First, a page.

Young is one of those author's who.. and I'm seeing a lot of them lately.. write stories more like they're in a role-playing chatroom than putting down words for a novel. I don't know when that became the thing. I honestly feel like they don't know any better.. like this is just how their brains process storytelling.. but it annoys the hell out of me.
Instead of 'she laughs,' we get 'she's laughing'.. which makes me feel like I'm sitting beside the narrator.. but they think I don't understand what's happening. The rest of that sentence becomes, "She's laughing, then refocuses on me." Not, "She laughs, then refocuses on me." Using two different approaches in the same sentence always sends me into a silent reader rage. I can't even explain it.
I know it sounds like I'm nit-picking, but try saying that to someone in conversation and see how it feels. Now, try spending all day only speaking that way. I rest my case.
Of course, the first gorgeous fae she runs across.. Deimos, has to think up a false name to give her.. I don't know why. Neither name means anything to her at this point, but he stammers and gives the name 'Doohickey.' So, 7% of the way in, I found myself already cringing.. and it doesn't stop. It gets worse and worse.
The main character, Guen, is one of those brilliant author designs. You know the ones.. she's so plain and unattractive that she thinks she'd look terrible in the things her best friend wears and no one would be interested in her, but of course.. everyone is. All the men are mesmerized by how beautiful she is. Whether friends or enemies, would-be killers or saviors, ultimately they still want to try her on for size. It's ridiculous.
She's melodramatic and annoying in all the most basic ways.
"These men were standing really close, saying weird things." I feel stupid in this moment as I hear my words and what I'm freaking out about."
I constantly wanted someone to shut her up or the chance to do it myself. And the author's descriptions are beyond.. belief. Sometimes I don't even know what she's trying to say, let alone why she chooses to say it the way she does.
"Someone grabs my arm, and I swing around with my stomach in my skin pricking with dread."
Pardon? That one left me blinking for a minute. Actually, after staring at the screen, perplexed by the writer's interesting command of language, I just shut the Kindle down and shook my head. I needed a few minutes to get over exactly how bad it was in the moment.
Ultimately, the story is just incredibly average. I did go back. A couple of hours later. But it continued to devolve from a creative standpoint in my opinion. The author loves to info dump periodically, instead of unveiling things with care.. a little word vomit in the car.. another bit of it in the motel.. a bit of it when they pause in running.. a bit more at the inn almost to the castle.. leaving exactly the kind of mess you'd expect.
"His fingers squeeze harder, and I'm suffocating, my lungs strangling themselves for air."
Deimos, as it turns out, has two hot brothers.. Luther and Ahren. They have dangerous enemies in one of the neighboring Courts, a curse to try to cure, violent abuse in a childhood backstory, and they're racking up debts just trying to deal with that, which may be the death of at least one of them. But none of that can save this title, as it's never really drawn out into a proper story. Mostly it's just briefly touched on here and there throughout the MC's whining and complaining and the attempt by the author to handle multiple-POV storytelling, when even one POV is on shaky ground.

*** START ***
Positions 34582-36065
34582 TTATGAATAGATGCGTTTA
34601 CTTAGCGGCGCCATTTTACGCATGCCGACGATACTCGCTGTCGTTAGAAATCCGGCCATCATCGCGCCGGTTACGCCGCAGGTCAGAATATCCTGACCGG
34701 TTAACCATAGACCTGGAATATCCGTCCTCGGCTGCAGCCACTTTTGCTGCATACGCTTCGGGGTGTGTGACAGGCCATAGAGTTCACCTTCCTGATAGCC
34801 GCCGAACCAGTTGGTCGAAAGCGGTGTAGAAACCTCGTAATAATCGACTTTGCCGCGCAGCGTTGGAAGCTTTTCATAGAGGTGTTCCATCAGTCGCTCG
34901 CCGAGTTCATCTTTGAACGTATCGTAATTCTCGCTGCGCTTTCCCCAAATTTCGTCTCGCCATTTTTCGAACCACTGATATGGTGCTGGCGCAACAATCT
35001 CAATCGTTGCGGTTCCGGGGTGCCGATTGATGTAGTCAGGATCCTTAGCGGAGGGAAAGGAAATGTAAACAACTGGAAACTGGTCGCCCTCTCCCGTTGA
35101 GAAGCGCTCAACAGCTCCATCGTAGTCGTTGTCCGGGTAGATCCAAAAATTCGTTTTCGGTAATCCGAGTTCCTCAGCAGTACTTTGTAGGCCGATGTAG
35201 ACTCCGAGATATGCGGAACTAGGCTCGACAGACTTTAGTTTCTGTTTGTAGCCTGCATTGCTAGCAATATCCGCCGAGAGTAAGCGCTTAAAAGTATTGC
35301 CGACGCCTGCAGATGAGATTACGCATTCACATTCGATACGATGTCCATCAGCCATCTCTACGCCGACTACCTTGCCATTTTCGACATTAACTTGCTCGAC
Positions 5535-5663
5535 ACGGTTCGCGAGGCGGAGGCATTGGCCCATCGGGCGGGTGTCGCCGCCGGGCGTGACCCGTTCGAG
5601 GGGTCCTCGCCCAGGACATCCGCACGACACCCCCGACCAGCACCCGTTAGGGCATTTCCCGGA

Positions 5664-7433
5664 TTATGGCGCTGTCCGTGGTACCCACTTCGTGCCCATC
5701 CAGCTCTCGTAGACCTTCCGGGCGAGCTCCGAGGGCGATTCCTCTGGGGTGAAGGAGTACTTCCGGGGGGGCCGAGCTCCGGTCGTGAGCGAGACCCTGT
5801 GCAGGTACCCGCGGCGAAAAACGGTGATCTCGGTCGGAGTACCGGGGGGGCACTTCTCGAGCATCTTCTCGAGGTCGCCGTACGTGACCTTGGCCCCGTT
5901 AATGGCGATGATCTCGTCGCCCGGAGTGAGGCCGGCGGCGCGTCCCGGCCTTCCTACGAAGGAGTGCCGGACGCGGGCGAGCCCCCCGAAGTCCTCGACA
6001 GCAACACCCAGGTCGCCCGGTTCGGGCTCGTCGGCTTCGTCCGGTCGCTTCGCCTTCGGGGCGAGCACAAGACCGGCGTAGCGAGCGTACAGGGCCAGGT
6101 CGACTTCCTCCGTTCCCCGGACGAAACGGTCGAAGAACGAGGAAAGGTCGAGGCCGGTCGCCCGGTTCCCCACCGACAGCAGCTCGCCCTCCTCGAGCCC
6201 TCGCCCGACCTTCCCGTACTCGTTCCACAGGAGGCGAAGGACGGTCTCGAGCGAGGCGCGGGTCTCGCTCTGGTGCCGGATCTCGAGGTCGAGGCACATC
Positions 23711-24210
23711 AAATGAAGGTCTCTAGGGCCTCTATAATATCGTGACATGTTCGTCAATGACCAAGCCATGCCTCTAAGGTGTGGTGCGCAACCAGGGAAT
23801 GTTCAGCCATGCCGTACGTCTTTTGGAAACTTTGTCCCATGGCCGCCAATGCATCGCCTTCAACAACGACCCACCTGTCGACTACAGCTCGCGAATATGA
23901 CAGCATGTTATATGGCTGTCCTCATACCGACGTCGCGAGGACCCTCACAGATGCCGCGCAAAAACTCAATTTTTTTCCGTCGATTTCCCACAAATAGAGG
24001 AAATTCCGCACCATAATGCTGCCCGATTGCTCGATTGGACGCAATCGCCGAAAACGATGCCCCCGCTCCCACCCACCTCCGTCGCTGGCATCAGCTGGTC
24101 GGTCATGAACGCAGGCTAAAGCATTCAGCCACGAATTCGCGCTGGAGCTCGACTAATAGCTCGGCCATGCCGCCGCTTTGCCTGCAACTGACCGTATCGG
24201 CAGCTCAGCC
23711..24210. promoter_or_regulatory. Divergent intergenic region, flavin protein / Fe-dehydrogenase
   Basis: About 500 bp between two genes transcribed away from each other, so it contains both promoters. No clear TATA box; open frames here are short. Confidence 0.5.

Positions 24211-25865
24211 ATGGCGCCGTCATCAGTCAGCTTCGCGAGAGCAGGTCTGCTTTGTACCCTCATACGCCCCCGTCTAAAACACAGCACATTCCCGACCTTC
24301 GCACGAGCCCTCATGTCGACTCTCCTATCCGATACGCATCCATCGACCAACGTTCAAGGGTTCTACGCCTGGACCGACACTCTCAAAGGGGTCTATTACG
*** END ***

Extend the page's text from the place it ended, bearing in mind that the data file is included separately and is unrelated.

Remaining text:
Honestly, even the 'steamy scenes' are duds. The girl has a one-button insta-arousal kit and a nearly instant release potential without any serious contact. While there are signs the boys can smolder and Luther especially sounds lovely, it's a whole lot of 'not enough' in a novel full of 'I don't even care anymore.'
I just can't convey how disappointing this book was for me. I could probably pull all of the integral parts of the story from it and fit them onto a few pages, but you know what? It still wouldn't be worth reading.
'House of Earth and Blood (Crescent City #1),' the first of a brand new adult series by Sarah J. Maas is only a little less than a month away and I can't wait..
Yesterday, I got a glimpse of the entirely new world she's created around main character, Bryce Quinlan through the first five chapters of the novel. I must say, as a freshman Maas reader, I did not know exactly what I was getting into.. but that's good!
I like to go in as blindly as possible when I start a read. Even though I obviously read the synopsis when I first take interest in a book, I like to let as much of that fall away as I can before picking it up. I like to give the author fresh eyes.
In this case, I also didn't have any sort of predetermined idea as to her style or the types of things she might throw at the reader. So, as I immediately grew attached to certain characters in the opening chapters, even though what happened was put out there right in the blurb, I was crushed when that pivotal moment came. And to think, that scene is such a small thing as to begin the journey..
Clearly, this is going to be a rough road to travel and I'm all in. If you can break my heart with a setup you've told me is coming.. I want to see what more you have to offer.
The Crescent City world is huge. All manner of magical and non-magical beings existing in one place.. seven quarters in the city.. an Imperial Council (we all know how well that went for the people of the Star Wars universe).. and what appears to be a couple of very nasty players in the game. Both above and below the divisional class lines.
March 3rd can't get here fast enough!